Date
19 May 2022

Explore beliefs, values, and expectations of parents and whānau

Suggestion for implementing the strategy ‘Exploring Māori cultural perspectives on inclusion, learning support and disability’

Whānau perspectives on disability

Whānau perspectives on disability

Parents and whānau will have differing perspectives on inclusion, disability and accessing learning support for their children. There is no one approach to partnering with them.

Find out about their:

  • values and beliefs about disability and inclusion (including knowledge of their whakapapa [genealogy]) 
  • personal experiences of learning
  • hopes and dreams for their child
  • fears and anxieties
  • expectations around support for learning.

Where parent and whānau values and expectations differ from those of your school, be open to learning from parents.

Whānau expectations of schools

Whānau expectations of schools

Māori parents expect schools to:

  • give them honest, accurate, and useful information about their child’s progress and achievement
  • support their children to become confident learners who accepted challenges and maintained their personal mana
  • invite them to be part of their child’s learning
  • acknowledge their culture and values through the use of Māori protocols, for example, mihi and karakia at meetings
  • provide programmes in te reo Māori and tikanga that supported their children’s learning.

Source: Partners in learning: Parents' voices (ERO, 2008) (opens in a new tab/window)

Is my child welcome?

Is my child welcome?

I like how everyone treats me like a whānau member, like I am their sister, how they respect and support me, it feels like when I am walking out of my own house, I am coming home again… Every other school in NZ should be like this school and allow their students to feel comfortable and supported in their own culture and skin.”

(Rangatahi Māori, Ōtara)

Make culture visible

Make culture visible

Janelle Riki-Waaka, talks about how schools can better reflect the bicultural heritage of Aotearoa New Zealand so that all students can connect to and see themselves in their school.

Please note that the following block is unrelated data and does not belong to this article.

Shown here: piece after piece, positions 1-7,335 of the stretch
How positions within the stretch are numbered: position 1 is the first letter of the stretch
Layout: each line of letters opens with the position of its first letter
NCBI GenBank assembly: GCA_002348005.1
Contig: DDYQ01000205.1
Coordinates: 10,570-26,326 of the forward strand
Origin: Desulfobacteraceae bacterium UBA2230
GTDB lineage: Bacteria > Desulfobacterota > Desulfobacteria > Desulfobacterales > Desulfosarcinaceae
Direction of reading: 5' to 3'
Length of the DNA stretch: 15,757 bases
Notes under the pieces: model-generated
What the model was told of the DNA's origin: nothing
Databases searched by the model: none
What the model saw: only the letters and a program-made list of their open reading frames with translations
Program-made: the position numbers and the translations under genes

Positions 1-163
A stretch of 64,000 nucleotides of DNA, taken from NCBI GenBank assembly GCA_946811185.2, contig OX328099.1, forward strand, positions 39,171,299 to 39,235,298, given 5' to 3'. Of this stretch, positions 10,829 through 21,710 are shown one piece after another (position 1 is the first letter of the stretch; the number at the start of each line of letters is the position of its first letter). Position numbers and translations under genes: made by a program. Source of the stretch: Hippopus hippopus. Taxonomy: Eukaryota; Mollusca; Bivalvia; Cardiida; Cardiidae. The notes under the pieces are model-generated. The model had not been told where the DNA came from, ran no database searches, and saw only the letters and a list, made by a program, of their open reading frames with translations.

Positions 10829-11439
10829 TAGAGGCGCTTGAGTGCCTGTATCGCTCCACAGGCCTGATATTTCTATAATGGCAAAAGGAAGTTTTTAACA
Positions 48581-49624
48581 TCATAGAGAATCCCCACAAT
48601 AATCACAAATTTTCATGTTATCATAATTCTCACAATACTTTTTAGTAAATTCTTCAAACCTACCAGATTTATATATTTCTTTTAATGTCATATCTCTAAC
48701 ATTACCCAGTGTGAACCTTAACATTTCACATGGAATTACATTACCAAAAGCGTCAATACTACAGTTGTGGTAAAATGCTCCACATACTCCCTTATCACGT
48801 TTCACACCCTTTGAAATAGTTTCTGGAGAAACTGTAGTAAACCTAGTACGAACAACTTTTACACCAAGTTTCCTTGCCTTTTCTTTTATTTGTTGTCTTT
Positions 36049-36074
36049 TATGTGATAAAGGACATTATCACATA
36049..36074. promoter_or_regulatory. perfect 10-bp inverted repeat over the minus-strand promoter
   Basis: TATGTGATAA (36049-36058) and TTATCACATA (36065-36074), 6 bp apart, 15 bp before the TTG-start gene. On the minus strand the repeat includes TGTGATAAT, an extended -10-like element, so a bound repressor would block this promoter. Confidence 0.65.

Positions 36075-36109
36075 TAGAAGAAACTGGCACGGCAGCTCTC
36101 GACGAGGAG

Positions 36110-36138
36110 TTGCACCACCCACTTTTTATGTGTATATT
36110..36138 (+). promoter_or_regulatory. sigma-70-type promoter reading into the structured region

Seek student voice

Seek student voice

Māori rangatahi who identify as Deaf help schools to have a better understanding of their access and communication needs, and their aspirations.

Understand Māori perspectives on giftedness

Understand Māori perspectives on giftedness

Take a kauapapa Māori approach to identifying and fostering the potential of gifted Māori learners. Mahaki and Mahaki (2007) list some cultural qualities that are valued by Māori and may serve as indicators of giftedness and talent.
  • Manaakitanga: generosity – honouring, caring and giving mana to people, thus maintaining your own mana
  • Whanaungatanga: family values, relationships
  • Wairuatanga: balance – harmony, spirituality, being grounded, calm
  • Kaitiakitanga: caretaker/guardianship of knowledge, environment and resources
  • Rangatiratanga: ranga – to weave, tira – a company; leadership that inspires unity
  • Mātauranga: knowledge – intellect, thinking skills, wisdom, education, learned, studious
  • Te mahi rēhia: recreational pursuits – physical and artistic performance
  • Tikanga: approved etiquette – correct behaviour, truthful, proper, respectful

Source: https://gifted.tki.org.nz/define-and-identify/characteristics-of-the-gifted-and-talented/#e1775 (opens in a new tab/window)

Next steps

More suggestions for implementing the strategy “Explore Māori perspectives on inclusion”:

Return to the guide “Supporting ākonga Māori”

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